An experienced, well-rounded architect knows that good architecture goes beyond design itself. Successful buildings – those that serve their occupants well and are constructed of high-quality materials able to stand the test of time – incorporate the specialized expertise of a specifications writer. An often overlooked and increasingly outsourced position, the spec writer is an invaluable member of the in-house design team. In this post, Associate Principal Alexander Lungershausen, AIA, CSI, CCS, CCCA, LEED BD+C, explains the role of the construction specifications writer, the benefits of having in-house expertise, and yes, what all the letters after his name actually mean.
How/why did you become involved in CSI Portland?
As an architect, I’ve always had an inherent interest in the technical aspects of the profession and how they influence design. I was originally educated in Germany, where the technical side of this industry is as highly regarded and taught as the artistic side. In 2001, a colleague in the office where I was working invited everyone to attend technical presentations put on by CSI Portland. I began to attend these presentations regularly, and eventually became the specifications writer at that firm. I also became more and more involved with CSI, becoming a committee leader and then a board member. While drawings tell you where elements are in a building’s design, specifications tell you what those elements are. Specifications control the quality and the workmanship in the execution of a project. A building that is assembled well performs well, which leads to return commissions.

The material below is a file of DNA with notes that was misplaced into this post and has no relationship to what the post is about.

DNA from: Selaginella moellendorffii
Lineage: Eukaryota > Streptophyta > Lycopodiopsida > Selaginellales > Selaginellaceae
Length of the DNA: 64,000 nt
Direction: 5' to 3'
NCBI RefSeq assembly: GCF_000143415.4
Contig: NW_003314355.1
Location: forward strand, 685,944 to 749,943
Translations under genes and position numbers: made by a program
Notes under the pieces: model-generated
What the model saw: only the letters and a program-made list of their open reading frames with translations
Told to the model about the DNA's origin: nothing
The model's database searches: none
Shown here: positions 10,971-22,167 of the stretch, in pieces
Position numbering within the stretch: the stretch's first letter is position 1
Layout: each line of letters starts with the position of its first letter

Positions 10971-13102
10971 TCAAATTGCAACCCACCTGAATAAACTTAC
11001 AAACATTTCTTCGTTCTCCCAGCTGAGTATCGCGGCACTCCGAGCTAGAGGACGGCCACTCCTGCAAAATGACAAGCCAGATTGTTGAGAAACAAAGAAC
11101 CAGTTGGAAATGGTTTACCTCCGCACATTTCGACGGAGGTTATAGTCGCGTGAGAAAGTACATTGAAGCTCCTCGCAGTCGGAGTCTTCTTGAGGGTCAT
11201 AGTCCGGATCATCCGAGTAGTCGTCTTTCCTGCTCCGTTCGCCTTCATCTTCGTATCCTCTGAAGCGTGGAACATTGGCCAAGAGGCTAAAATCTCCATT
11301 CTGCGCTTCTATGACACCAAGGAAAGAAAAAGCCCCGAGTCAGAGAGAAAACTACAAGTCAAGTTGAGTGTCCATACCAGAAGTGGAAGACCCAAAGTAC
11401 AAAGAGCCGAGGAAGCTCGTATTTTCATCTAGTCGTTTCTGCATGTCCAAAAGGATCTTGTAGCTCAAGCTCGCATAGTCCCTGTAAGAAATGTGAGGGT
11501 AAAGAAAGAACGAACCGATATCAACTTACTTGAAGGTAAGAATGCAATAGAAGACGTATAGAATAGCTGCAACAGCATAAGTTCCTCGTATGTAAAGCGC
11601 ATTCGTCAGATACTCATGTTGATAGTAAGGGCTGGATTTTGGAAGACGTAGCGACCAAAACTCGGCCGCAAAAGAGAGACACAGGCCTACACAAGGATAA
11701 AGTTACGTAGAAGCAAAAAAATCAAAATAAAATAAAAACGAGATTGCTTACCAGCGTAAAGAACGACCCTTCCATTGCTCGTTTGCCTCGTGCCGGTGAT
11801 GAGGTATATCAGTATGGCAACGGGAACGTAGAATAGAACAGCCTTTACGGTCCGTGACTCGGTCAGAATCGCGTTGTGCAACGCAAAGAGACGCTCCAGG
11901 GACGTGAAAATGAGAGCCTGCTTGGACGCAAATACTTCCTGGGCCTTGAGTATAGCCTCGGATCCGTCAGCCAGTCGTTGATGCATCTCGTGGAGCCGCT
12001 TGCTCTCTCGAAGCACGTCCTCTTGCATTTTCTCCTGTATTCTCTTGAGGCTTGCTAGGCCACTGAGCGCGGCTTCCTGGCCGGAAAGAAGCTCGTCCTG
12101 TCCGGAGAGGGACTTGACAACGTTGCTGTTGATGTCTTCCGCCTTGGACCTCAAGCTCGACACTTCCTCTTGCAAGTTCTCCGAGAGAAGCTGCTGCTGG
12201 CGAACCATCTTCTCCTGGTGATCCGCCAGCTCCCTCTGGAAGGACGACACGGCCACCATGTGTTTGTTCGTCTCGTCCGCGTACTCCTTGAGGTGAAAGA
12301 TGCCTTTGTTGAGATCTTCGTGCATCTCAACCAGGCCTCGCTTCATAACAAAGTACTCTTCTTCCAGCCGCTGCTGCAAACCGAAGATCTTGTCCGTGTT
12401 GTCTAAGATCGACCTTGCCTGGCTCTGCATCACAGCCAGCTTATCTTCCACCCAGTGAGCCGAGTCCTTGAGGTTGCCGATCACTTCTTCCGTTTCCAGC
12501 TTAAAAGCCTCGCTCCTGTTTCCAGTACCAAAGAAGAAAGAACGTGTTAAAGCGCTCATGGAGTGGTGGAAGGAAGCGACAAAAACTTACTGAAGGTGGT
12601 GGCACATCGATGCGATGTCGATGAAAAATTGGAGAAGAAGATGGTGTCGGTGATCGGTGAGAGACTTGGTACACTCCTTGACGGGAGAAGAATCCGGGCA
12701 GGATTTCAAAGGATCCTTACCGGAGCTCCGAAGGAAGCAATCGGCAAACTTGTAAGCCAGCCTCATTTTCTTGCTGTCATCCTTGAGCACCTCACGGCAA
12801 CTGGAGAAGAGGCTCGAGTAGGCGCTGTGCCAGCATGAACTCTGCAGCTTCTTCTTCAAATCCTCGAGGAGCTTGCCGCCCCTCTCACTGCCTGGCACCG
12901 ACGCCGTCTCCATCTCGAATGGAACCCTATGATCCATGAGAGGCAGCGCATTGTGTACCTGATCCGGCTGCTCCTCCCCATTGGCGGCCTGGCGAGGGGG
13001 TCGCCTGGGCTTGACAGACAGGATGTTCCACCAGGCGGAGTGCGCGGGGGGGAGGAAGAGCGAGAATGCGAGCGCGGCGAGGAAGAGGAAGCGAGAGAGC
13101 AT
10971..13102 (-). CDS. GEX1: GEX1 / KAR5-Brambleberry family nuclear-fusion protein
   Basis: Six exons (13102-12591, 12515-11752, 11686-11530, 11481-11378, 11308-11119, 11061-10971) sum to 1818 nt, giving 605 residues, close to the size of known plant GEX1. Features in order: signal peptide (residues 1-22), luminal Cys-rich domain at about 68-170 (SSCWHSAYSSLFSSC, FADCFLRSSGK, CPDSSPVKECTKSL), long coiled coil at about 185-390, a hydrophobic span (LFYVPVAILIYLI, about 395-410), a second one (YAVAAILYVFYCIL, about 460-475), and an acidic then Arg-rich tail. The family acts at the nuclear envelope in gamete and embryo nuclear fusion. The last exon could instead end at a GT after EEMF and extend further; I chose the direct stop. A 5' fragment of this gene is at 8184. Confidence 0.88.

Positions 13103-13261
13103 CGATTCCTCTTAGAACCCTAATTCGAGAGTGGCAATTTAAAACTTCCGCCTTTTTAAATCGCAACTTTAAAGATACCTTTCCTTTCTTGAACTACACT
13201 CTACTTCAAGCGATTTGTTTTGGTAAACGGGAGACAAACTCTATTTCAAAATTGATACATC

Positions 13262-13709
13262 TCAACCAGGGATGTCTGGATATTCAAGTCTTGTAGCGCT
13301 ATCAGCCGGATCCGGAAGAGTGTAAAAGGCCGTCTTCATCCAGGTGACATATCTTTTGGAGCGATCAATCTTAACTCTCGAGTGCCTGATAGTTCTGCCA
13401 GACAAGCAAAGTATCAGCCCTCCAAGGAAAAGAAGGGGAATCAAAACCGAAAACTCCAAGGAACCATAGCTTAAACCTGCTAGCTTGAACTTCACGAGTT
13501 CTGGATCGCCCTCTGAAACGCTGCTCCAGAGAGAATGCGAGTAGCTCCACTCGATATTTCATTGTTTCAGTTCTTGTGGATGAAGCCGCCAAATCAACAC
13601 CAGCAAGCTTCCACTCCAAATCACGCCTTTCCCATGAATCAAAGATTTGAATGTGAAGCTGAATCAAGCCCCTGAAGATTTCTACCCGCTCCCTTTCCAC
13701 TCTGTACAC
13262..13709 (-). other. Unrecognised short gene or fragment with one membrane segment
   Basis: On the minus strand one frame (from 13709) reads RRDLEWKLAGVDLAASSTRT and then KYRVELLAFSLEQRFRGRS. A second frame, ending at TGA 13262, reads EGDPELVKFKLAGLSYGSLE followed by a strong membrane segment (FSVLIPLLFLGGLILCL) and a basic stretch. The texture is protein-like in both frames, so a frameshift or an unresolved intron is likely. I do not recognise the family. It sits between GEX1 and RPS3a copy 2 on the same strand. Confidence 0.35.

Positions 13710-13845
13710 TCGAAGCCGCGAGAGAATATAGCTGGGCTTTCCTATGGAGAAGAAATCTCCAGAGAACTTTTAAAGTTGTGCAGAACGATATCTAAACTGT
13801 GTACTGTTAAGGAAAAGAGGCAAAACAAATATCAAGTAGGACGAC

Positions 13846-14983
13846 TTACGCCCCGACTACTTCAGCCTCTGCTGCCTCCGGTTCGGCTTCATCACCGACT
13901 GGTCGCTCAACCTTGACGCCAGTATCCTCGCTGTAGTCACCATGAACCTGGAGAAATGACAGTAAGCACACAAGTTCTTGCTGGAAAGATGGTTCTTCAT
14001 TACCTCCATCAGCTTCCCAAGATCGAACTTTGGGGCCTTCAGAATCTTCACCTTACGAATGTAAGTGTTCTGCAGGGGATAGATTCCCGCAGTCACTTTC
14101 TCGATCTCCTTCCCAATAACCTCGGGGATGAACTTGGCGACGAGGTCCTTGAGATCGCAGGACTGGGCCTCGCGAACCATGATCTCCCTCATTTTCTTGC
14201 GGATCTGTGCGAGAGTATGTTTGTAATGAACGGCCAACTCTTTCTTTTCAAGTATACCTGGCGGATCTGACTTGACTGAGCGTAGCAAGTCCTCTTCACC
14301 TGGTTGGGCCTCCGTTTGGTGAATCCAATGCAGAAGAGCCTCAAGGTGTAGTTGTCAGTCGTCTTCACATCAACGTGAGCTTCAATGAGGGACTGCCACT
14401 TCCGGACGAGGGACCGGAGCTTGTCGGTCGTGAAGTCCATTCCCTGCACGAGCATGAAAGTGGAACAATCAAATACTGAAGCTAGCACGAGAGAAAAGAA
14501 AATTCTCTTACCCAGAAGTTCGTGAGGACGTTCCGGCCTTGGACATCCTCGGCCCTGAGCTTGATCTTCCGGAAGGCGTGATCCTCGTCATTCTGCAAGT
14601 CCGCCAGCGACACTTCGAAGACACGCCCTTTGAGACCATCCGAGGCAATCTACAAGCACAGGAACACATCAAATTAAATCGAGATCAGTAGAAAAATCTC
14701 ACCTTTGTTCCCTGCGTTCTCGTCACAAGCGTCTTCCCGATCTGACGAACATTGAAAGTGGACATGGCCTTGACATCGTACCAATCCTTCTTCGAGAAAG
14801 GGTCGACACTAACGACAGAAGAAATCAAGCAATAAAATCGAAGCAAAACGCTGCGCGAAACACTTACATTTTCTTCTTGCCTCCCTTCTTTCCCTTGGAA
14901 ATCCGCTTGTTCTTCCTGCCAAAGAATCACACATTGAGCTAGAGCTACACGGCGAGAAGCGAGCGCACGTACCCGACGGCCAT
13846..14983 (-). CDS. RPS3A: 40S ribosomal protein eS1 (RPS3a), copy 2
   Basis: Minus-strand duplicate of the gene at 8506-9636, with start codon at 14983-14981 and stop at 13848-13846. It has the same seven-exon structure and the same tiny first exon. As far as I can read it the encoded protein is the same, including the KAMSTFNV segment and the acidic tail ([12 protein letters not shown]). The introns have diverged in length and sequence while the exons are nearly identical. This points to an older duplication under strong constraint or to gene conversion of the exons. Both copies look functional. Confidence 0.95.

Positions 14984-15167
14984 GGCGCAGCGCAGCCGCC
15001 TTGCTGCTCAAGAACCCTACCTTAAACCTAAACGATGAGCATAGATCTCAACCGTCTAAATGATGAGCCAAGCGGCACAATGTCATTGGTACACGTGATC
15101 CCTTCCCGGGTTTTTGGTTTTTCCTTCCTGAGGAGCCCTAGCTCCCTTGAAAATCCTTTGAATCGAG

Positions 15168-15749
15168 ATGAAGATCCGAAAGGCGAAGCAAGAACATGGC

What led to you pursue certification as a CCS and CCCA?
Initially I became a Certified Document Technologist (CDT). That certification demonstrates an understanding of the documents and the relationships between all the parties who are involved in the construction of a project. Passing the CDT exam is a prerequisite for CSI’s advanced certifications.